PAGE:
But even if you think that the self is constantly born, and constantly dies, still, Arjuna, you ought not to grieve like this. For to one that is born, death is certain; and to one that dies, birth is certain. 4 Therefore, you should not grieve about things that are unavoidable.

   The source of things, Arjuna, is unperceived; their middle state is perceived; and their end again is unperceived. Why lament over them? One looks upon it as a wonder; another similarly speaks of it as a wonder; another, too, hears of it as a wonder; and even after having heard of it, no one does really know it .

   This embodied self, Arjuna, within every one's body is always indestructible. Therefore you ought not to grieve for any being.

   Having regard to your own duty also, you ought not to falter, for there is nothing better for a Kshatriya 5 than a righteous battle. Happy those Kshatriyas, O son of Pritha, who can find such a battle to fight—an open door to heaven! But if you will not fight this righteous battle, then you will have abandoned your own duty and your fame, and you will incur sin. All beings, too, will tell of your everlasting infamy; and to one who has been honored, infamy is a greater evil than death. Warriors who are masters of great chariots will think that you abstained from the battle through fear, and having been highly thought of by them, you will fall down to littleness. Your enemies, too, decrying your power, will speak much about you that should not be spoken. And what, indeed, is more lamentable than that? 6 Killed, you will obtain heaven; victorious, you will enjoy the earth. Therefore arise, O son of Kunti, resolved to engage in battle. Looking alike on pleasure and pain, on gain and loss, on victory and defeat, then prepare for battle, and thus you will not incur sin.

   The knowledge here declared to you is that relating to the Sankhya. 7 Now hear that relating to the Yoga. 8 Possessed of this knowledge, O son of Pritha, you will cast off the bonds of action.

   In this path to final emancipation, 9 nothing that is commenced becomes wasted effort; no obstacles exist; and even a little of this form of sacred duty protects one from great danger.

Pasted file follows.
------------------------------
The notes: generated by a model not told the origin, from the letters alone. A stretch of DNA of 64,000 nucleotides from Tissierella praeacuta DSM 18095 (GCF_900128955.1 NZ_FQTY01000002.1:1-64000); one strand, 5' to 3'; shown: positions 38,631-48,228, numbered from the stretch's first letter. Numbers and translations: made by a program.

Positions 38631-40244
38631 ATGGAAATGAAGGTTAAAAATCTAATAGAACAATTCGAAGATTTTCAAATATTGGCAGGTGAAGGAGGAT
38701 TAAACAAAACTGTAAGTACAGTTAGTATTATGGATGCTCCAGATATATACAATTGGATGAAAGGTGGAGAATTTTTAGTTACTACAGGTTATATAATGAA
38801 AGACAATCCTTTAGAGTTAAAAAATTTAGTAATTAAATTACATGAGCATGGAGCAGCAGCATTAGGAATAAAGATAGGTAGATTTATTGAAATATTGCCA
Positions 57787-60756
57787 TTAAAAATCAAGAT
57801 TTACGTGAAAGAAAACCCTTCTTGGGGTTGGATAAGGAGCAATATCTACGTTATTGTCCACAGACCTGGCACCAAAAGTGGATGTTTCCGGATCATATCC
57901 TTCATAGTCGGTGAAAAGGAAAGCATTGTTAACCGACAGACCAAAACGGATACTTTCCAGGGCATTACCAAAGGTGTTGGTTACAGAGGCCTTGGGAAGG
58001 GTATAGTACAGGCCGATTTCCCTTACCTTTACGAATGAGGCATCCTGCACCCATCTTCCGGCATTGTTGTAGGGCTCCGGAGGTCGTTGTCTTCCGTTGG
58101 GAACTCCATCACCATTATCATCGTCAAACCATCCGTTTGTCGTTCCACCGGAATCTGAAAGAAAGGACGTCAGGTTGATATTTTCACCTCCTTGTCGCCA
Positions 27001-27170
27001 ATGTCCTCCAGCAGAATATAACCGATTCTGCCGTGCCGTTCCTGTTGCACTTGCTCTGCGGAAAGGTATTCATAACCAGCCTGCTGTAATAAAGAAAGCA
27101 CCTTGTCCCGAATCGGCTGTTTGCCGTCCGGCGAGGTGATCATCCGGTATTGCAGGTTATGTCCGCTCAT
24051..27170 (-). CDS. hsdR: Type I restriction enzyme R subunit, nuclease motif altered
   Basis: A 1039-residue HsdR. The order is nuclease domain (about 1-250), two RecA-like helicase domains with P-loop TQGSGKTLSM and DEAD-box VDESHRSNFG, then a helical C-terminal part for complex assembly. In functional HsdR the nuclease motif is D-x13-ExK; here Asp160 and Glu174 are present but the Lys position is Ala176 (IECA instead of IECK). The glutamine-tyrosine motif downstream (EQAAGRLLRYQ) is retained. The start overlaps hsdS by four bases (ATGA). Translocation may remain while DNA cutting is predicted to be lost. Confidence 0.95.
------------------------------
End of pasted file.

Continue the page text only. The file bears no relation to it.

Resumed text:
There is here, Arjuna, but one state of mind consisting in firm understanding. 10 But the states of mind of those who have no firm understanding are many-branched and endless. The state of mind consisting in firm understanding regarding steady contemplation does not belong to those, Arjuna, who are strongly attached to worldly pleasures and power, and whose minds are drawn away by that flowery talk which is full of specific acts for the attainment of pleasures and power, and which promises birth as the fruit of acts—that flowery talk which those unwise ones utter, who are enamored of Vedic words, 11 who say there is nothing else, who are full of desires, 12 and whose goal is heaven.

   The Vedas merely relate to the effects of the three qualities; 13 do you, Arjuna, rise above those effects of the three qualities, and be free from the pairs of opposites and always preserve courage; be free from anxiety for new acquisitions or protection of old acquisitions, and be self-controlled.

   To the instructed Brahmana, there is in all the Vedas as much utility as in a reservoir of water into which waters flow from all sides.

   Your business is with action alone; not by any means with the fruit of action. 14 Let not the fruit of action be your motive to action. Let not your attachment be fixed on inaction. 15

    Having recourse to devotion, 16 Arjuna, perform actions, casting off all attachment, and being equally calm in success or failure; such equability is called devotion.